Reinventing Rosalee


The centenarian on a dog sled.

(2018) Documentary (RandomRosalee Glass, Lillian Glass, Joyce Sharman, Daniel Bouchet, Dr. Robert Huizenga, Neda Nahouray, Eric Lintermans, Elke Jensen, Nancy Caballero, Clay Lee, Douglas James, Robert Stradley, Joe Solo, Yuki Solo, Eleanor K. Wirtz, Paul Sweeney, Miamon Miller. Directed by Lillian Glass

Talking to one’s grandparent (or parent) about their life can be an eye-opening experience. We often forget how rich – and how rough – their life can be. All we see is the relationship and the love, often forgetting that there is a person behind that smile.

Rosalee Glass has had a life that has been harder than most. Born in Warsaw in 1917, she grew up in a Jewish family. In 1939, being a Jew in Poland became a very dangerous thing. She was newly married and pregnant when the Nazi blitzkrieg stormed through Poland. Sensing the writing on the wall, her husband left the country to find some shelter elsewhere. Rosalee later followed him, leaving behind her mother, father and two siblings. She would see none of them ever again and in fact later discovered that all of them were killed during the war, murdered by the Third Reich.

Eventually Rosalee and her husband were rounded up – by the Russians. They were sent to a Russian gulag in Siberia. Nursing a newborn baby became impossible when she wasn’t getting enough to eat and her breast milk dried up. Eventually her child starved to death. She would go on to have three more children but only two survived; her daughter Lillian and her son Manny.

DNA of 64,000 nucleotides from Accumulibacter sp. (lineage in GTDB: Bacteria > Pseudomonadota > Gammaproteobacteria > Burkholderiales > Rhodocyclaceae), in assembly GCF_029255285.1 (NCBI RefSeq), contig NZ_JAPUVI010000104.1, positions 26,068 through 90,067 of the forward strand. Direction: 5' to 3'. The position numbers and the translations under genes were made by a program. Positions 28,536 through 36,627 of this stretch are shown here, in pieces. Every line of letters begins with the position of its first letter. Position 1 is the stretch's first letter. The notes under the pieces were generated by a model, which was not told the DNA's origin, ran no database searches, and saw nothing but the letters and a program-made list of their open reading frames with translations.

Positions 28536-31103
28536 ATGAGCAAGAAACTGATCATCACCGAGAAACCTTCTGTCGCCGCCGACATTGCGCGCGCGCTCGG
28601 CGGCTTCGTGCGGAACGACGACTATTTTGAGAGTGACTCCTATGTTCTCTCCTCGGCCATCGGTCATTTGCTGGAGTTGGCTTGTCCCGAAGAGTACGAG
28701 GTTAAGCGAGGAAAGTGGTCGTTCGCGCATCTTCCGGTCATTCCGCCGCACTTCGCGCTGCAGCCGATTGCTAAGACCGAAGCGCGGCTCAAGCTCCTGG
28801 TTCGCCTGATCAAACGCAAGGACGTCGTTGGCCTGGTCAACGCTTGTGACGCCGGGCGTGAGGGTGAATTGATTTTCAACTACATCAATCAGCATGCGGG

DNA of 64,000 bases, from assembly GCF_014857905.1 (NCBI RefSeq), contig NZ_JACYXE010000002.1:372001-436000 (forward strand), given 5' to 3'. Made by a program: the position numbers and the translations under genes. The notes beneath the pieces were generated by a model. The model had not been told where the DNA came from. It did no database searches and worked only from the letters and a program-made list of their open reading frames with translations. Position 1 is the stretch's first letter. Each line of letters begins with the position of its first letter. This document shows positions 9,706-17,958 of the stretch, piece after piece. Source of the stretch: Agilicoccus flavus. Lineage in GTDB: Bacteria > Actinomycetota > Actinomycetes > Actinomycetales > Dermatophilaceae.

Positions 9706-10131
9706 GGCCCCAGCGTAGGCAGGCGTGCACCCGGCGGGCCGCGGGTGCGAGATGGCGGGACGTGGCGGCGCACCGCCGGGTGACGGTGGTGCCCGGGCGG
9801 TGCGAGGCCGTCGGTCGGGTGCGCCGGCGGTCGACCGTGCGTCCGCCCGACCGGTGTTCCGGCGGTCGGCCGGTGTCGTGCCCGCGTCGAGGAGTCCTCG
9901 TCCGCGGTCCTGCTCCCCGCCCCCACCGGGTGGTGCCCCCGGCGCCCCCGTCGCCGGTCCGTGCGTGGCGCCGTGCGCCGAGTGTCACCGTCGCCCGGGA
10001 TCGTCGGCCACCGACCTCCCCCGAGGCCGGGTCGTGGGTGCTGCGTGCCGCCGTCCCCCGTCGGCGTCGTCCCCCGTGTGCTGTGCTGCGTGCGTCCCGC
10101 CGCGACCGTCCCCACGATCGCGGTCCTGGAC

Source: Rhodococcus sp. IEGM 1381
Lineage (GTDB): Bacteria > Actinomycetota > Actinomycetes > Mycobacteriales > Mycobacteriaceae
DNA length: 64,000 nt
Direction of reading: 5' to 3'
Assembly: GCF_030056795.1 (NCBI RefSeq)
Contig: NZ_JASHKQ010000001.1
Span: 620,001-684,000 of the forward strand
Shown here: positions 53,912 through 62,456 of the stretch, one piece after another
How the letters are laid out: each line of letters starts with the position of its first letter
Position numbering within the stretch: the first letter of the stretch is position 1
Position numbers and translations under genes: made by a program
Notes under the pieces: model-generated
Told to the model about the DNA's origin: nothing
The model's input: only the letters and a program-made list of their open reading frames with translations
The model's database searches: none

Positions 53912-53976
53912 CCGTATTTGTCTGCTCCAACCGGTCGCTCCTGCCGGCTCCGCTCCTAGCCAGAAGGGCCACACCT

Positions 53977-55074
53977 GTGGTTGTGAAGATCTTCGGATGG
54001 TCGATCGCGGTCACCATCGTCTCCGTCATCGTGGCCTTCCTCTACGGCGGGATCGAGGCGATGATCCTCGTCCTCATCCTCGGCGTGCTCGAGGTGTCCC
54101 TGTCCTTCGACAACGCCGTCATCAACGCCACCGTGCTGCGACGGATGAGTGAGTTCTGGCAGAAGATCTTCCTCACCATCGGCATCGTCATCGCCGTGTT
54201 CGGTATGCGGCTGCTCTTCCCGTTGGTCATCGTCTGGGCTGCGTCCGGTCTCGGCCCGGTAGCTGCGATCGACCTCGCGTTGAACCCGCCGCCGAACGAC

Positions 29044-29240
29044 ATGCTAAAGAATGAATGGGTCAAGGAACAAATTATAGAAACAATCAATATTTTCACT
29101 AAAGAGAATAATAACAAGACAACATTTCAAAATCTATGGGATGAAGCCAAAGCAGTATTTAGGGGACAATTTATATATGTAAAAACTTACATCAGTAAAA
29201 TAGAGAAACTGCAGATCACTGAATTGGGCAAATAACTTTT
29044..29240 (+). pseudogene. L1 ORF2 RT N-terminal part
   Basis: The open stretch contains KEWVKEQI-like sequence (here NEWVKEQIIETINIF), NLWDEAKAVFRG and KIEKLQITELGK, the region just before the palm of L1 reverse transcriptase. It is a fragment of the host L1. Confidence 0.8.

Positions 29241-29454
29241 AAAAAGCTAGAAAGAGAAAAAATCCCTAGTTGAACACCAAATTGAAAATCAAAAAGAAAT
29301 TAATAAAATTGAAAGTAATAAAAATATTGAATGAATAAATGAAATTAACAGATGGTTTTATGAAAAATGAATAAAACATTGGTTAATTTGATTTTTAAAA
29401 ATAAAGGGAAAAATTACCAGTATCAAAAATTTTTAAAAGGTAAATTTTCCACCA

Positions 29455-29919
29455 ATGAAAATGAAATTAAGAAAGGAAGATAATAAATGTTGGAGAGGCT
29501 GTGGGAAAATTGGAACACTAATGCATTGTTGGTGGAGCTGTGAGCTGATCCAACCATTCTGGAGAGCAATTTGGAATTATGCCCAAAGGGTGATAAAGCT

The war ended and Rosalee, Manny and her husband Abraham ended up in a displaced person’s camp. Eventually they were allowed to emigrate to the United States and they settled in Miami where Abraham’s tuberculosis, contracted during the war, came back with a vengeance. He ended up losing the sight in one eye which ended his career as a watchmaker. He and Rosalee ended up going into business with a fabric company which became successful.

When Abraham died and after Manny died, Rosalee found herself wondering what to do with herself. She made the conscious decision to continue living and in her 80s and 90s took up dance lessons, piano lessons, Pilates – even learning how to box. She took up a career in acting and appeared in several commercials. She entered a senior beauty pageant and won Miss Congeniality. She spent her 100th birthday in Alaska riding a dog sled.

Her story is truly an inspiring one and maybe even worthy of a documentary but her daughter was the wrong person to make it. Lillian Glass is a best-selling author, a body language expert and has a doctorate in psychology but she has zero objectivity where her mother is concerned and that’s to be expected. That might make for good home movies or a Power Point slide show at a birthday tribute but it makes for less-than-scintillating documentary filmmaking.

As a first-time filmmaker she makes a number of rookie mistakes, relying a little too much on interviews with her mother who is to be fair an engaging subject and one who can keep the attention of the audience. Rosalee has one of those smiles that bring out smiles in everyone around her and that translates to the screen nicely but we don’t get a lot of different perspectives on who Rosalee is. The daughter’s love certainly shines through but we could have used a bit more objectivity.